Writing business junk for the Internet is over. Lucky us. It’s taken about 10 years for higher standards to emerge as consumers demand more from what they devour online.
Do you remember content farms?
It’s where companies hired scribes from word factories to satisfy early algorithms for search engines. At 50 cents or less per article.
Everyone wanted SEO (search engine optimization) so URLS for websites could reach the top of pages on Google, Yahoo, or Bing. Seven years ago, SEO experts were charging $500 per hour, but scribblers came cheap.
Overseas writers produced words in bulk and skilled writers recoiled over how their profession had been devalued.
The worm has turned, and a range of new professions has emerged.
Except there’s confusion over the new roles. What type of specialist do you need to hire? A blogger…content creator…website writer…how about a content strategist? What do they even do?
The Arrival of Bloggers
Bloggers are, by definition, writers.
And the blog remains a foundation of digital marketing. In 2017, there’s an estimated 4.47 billion webpages in the world wide web and 460 million blogs.
Many Bloggers write as if they need lessons in grammar, spelling and sentence construction. Does this mean that professional writers – for example, all those journalists who lost their jobs over recent years – know how to create a blog?
Not always. Blogging involves more than writing.
In the case of business, Bloggers need to understand corporate objectives while taking marketing goals and target audiences into account before promoting the blog. Of course, strong writing skills are a must, especially with respect to clarity and readability.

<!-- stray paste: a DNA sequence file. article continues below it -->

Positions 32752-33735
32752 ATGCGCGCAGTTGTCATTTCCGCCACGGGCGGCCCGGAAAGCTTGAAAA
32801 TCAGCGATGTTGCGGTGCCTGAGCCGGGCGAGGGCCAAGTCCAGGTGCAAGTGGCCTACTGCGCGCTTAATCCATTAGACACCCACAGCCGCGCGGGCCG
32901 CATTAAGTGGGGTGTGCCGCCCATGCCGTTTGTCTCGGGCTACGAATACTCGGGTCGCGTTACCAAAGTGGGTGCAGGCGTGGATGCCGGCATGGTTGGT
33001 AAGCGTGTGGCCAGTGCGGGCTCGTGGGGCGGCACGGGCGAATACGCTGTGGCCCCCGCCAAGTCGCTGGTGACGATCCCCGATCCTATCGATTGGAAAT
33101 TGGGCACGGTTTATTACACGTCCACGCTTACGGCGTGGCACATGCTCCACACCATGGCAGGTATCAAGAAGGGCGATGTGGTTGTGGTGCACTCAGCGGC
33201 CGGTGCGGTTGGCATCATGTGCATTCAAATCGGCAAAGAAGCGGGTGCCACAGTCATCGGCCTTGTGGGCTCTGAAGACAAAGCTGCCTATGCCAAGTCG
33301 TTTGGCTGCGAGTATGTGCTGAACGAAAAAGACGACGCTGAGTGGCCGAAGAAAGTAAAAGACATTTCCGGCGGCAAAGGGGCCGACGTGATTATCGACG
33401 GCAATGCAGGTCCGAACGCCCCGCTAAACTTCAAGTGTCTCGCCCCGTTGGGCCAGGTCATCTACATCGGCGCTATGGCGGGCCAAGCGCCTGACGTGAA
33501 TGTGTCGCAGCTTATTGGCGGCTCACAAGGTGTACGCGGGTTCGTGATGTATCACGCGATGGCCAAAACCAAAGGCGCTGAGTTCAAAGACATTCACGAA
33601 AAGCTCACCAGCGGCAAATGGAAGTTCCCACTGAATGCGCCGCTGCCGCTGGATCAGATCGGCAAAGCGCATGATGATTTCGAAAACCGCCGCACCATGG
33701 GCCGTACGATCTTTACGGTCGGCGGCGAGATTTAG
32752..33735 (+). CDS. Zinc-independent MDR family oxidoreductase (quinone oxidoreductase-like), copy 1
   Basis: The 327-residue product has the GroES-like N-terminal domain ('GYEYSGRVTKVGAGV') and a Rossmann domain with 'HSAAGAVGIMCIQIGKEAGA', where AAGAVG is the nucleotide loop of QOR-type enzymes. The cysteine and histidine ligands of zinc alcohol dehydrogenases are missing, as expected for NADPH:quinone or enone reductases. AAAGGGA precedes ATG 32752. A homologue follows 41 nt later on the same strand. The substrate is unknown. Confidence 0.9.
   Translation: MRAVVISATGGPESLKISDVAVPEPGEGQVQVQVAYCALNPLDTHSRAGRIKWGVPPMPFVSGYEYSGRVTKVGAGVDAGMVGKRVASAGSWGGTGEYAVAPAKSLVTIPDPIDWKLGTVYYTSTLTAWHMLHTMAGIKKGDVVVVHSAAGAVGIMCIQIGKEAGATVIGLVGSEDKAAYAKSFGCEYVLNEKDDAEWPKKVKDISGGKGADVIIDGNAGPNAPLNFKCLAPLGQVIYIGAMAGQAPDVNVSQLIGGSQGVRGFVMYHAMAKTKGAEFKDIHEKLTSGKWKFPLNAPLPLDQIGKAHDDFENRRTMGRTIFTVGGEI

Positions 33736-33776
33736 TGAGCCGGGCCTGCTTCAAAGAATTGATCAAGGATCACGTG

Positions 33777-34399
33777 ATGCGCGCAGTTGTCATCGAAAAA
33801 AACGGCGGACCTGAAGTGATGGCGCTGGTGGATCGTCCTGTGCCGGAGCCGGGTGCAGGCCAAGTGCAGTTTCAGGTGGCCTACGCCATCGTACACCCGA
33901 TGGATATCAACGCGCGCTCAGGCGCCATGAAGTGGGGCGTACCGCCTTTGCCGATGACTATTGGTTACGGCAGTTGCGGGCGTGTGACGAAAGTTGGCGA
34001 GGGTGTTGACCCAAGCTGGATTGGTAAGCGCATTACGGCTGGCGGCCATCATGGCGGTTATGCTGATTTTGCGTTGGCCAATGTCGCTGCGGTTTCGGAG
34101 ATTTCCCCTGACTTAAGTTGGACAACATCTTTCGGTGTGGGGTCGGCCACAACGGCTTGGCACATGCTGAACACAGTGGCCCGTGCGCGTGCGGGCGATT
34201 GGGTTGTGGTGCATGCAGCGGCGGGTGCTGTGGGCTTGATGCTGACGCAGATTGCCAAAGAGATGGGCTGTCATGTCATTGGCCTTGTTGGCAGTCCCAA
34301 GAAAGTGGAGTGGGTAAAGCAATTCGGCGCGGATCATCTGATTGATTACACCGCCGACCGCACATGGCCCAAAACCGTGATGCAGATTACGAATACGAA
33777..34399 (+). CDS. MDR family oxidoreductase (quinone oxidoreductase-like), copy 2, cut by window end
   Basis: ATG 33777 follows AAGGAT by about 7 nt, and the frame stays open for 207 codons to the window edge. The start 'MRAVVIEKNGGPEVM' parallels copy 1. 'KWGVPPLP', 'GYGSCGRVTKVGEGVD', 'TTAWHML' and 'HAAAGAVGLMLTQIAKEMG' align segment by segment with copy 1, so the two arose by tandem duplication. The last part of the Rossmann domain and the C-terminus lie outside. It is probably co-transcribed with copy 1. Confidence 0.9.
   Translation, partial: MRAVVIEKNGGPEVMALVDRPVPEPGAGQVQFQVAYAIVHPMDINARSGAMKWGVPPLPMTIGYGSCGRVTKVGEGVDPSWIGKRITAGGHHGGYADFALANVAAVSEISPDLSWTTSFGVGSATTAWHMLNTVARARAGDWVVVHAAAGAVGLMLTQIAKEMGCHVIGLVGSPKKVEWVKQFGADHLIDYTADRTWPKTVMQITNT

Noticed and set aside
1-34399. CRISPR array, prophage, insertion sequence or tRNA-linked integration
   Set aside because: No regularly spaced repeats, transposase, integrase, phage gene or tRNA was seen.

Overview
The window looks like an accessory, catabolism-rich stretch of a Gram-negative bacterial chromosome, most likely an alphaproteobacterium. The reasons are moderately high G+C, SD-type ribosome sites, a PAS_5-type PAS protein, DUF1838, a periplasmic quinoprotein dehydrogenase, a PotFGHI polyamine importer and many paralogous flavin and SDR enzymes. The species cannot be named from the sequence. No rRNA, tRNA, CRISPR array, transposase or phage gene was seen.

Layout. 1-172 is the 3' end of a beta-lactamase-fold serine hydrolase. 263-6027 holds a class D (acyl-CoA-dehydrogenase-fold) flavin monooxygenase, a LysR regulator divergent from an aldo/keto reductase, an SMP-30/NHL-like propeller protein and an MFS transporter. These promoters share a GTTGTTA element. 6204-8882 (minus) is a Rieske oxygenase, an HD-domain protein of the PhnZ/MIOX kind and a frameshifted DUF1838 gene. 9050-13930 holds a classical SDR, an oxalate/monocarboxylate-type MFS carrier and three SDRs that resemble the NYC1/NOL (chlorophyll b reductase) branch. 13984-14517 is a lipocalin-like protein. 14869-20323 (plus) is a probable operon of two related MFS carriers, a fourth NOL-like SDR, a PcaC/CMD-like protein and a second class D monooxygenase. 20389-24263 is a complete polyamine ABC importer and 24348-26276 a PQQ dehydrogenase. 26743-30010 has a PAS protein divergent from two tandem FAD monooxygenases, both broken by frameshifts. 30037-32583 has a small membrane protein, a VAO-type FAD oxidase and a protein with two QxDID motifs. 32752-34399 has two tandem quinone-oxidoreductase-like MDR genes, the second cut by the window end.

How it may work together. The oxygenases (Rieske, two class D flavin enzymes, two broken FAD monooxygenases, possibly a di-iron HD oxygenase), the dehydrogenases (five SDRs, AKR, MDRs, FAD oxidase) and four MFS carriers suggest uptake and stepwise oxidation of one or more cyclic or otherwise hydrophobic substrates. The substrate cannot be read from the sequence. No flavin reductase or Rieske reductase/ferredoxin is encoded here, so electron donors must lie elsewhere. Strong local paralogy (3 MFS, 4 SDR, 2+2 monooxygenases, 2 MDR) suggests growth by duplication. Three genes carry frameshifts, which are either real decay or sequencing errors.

It’s not sufficient to come up with a great topic and a great angle anymore.
As articles get longer and longer, and tasks in the digital marketing world get tougher, people are starting to crave how-to content more than motivational moments.
Content shows them how to fix their problems, how to grow sales, how to be better at their jobs.
Bloggers cannot just publish and run. Time and energy must be devoted to marketing the blog through social media, advertisements, and email marketing, to name a few strategies.
Here’s the kicker: they need to know how to execute in those different mediums, as well. In addition, content draws an immediate critique where people talk back through comment threads. Bloggers respond.
What about word count?
Today, the average blog post is 1,142 words long, which is 41% longer than the average post just three years ago in 2014 reports Andy Crestodina of Orbit Media Studios. He surveys Bloggers and, this year, 1377 replied. He also says six times as many Bloggers are writing 2,000+ word posts. It’s no wonder Bloggers are spending more time than ever on writing.
Bloggers are Evolving into Content Producers
A Blogger differs from the Content Producer who delivers multi-platform digital products.
Sometimes, Content Producers can be subject experts, sometimes they ghostwrite for the CEO’s voice. Sometimes a video or a podcast is created on the smartphone. Our mobiles now function as a combined television studio, radio station, newspaper, and media distribution company. Powerful tools.
The important thing is figuring out how to place the right people in the right roles, then putting them in the roles and defining the roles. The roles need to be defined and responsibilities explained before a strategy gets off to a good start.
Content Producers look after these responsibilities:
- Creative ideas, coupled with sound editorial judgement;
- Content for various social media platforms;
- Types, quality and volume of content suitable for digital product launches and subsequent releases;
- Procurement and delivery of appropriate content for digital products;
- Commissioned quality content as required;
- Editorial rights, acquisition, and clearance;
- Content Strategist.
Content is king today. And context is Queen.
That’s why Content Strategists are in great demand and understand the following:
- The shift in culture and language from the hard sell to the development of engagement funnels. They need to understand what type of information is useful for potential customers and clients at different phases of connection. These skills are integral for companies that want a robust marketing and communications plan.